ORIGINAL QUESTION: (you can read this mess of a question, but I suggest jumping to the re-written question)
I see that there are a lot of places mentioning 16 EB RAM limitation... However, isn't a modern register 64 bit? and if so, 2^64 should point to the number of registers possible and since they are each 8 bytes, the actual limit should be 128 EB ((2^64)*8 bytes). Example: 32 bits go to one decoder of 32X(2^32) and the other 32 bits go to the other 32X(2^32) decoder in order to switch on the right wires in each decoder and therefore access a specific register of the (2^32)^2 registers available, each one having 64 bits of data (for the 64 bit bus to be saved).
Clearly I am either missing something or there's an odd chance that I am right and 16 EB is not really the limit...
This was written a long time ago, when I was teaching myself about RAM, I've stumbled across multiple sources that contradicted (at least in my mind, but I can't remember exactly why I got confused enough to write a question about it) and must have gotten confused.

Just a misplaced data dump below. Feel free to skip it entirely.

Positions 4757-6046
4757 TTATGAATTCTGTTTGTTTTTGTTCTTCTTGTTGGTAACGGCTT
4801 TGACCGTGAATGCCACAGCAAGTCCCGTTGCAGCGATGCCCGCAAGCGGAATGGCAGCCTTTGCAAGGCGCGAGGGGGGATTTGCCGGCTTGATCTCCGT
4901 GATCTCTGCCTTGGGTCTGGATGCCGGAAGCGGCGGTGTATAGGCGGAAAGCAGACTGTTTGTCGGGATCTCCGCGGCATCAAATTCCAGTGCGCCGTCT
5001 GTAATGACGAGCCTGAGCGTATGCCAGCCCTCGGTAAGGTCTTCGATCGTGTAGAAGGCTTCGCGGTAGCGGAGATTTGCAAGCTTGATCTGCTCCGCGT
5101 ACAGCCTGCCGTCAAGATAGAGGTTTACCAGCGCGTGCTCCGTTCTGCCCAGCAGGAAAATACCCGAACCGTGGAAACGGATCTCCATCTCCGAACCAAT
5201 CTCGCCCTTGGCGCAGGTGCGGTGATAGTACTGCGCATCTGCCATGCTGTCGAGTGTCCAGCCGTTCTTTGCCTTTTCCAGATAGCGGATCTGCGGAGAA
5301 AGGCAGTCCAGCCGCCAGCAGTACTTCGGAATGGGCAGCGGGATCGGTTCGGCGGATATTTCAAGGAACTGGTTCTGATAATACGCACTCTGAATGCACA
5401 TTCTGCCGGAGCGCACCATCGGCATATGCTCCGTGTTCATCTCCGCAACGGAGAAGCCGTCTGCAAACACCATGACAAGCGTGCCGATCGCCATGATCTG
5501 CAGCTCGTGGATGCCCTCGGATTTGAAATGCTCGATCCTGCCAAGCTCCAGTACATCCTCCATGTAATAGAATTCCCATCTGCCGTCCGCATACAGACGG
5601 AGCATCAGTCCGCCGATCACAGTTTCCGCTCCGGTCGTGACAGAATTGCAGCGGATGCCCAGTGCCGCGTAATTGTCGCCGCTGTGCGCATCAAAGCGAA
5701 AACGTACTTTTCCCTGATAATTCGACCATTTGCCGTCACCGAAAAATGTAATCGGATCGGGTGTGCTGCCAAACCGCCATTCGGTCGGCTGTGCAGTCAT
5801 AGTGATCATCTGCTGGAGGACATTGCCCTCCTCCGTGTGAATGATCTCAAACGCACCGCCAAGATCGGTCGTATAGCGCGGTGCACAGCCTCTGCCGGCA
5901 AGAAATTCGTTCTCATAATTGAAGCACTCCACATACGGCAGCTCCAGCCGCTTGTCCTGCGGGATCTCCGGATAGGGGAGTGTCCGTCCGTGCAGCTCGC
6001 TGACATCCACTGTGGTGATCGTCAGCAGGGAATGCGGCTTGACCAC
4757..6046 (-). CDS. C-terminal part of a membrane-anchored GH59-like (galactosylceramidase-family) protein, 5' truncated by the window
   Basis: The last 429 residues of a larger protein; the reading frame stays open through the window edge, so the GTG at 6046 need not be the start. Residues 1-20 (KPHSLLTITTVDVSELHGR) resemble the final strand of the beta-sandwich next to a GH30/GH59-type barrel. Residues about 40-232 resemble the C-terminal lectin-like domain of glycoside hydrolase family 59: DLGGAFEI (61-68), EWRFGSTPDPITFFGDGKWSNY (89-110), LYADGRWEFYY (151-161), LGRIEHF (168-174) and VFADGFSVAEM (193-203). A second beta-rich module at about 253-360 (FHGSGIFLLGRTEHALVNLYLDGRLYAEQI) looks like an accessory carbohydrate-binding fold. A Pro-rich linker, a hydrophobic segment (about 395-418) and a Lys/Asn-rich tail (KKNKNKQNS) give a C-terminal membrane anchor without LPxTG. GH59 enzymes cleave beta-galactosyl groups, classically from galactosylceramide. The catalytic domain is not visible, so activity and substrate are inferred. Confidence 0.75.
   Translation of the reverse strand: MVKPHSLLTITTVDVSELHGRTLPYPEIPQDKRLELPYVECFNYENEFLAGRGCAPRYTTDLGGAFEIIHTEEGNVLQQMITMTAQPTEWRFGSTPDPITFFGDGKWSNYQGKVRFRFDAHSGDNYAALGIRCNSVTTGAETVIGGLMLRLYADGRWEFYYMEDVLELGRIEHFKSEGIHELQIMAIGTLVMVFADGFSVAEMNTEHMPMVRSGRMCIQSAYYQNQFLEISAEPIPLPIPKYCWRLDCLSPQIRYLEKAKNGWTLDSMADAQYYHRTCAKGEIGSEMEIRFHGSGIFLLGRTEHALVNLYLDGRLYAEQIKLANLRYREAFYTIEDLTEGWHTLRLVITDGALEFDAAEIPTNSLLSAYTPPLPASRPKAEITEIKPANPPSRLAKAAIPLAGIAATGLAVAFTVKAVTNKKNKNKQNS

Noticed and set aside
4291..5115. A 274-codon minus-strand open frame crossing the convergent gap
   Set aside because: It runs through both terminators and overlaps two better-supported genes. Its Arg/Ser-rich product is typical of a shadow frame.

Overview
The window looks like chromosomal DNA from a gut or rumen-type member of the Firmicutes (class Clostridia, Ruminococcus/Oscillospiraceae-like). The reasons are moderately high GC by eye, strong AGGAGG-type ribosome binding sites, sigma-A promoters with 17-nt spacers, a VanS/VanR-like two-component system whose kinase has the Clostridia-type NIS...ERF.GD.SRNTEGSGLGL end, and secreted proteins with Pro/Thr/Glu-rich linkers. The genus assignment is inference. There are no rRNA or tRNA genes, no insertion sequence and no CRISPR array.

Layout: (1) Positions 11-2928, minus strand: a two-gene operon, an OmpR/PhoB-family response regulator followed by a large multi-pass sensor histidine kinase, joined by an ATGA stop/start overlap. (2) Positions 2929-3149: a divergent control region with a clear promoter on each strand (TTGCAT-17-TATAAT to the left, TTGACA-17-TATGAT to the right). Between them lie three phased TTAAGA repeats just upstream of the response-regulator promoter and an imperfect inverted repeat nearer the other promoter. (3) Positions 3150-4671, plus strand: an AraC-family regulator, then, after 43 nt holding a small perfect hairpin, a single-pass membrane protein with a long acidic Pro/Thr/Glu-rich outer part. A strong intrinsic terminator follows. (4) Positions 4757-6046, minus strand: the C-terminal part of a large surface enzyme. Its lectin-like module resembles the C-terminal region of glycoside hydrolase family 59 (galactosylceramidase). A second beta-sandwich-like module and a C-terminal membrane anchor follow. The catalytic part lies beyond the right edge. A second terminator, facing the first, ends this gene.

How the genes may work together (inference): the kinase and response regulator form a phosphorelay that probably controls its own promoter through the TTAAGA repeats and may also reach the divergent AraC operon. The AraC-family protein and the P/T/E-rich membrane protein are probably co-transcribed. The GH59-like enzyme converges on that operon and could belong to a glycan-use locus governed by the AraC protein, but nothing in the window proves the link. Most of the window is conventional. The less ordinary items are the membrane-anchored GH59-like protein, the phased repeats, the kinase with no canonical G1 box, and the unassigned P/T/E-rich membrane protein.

I would like to re-clarify my original question rather than deleting so that it's more useful to future readers (but I don't need an answer, I've taught myself about this a few years ago and even got a Computer Science degree since then).
THE QUESTION: (written in a way that's more useful to other people)
When I was asking this question, I used the term "register" very loosely to refer to a memory location and assuming that RAM was word-addressable (hence the use of 8 bytes for a 64 bit architecture). If RAM was word-addressable, each memory location would hold 8 bytes and therefore 16E * 8 bytes = 128EB.
As most modern computers use byte-addressing, the actual size of each memory location would be 1 byte (8 bits) and therefore 16E * 1 byte = 16EB.
Having byte-addressable RAM makes it easier to manage so that the difference between 32 bit and 64 bit isn't as big, but a call to RAM would still get the entire 64 bit word (by ignoring the last 3 bits of the address for the retrieval part, then if only 1 byte is needed, the other 7 bytes can be ignored).
Another useful note: in 64 bit addressing, usually only 40-52 bits are used, this leaves a sufficient amount of maximum RAM (between 1TB and 4PB).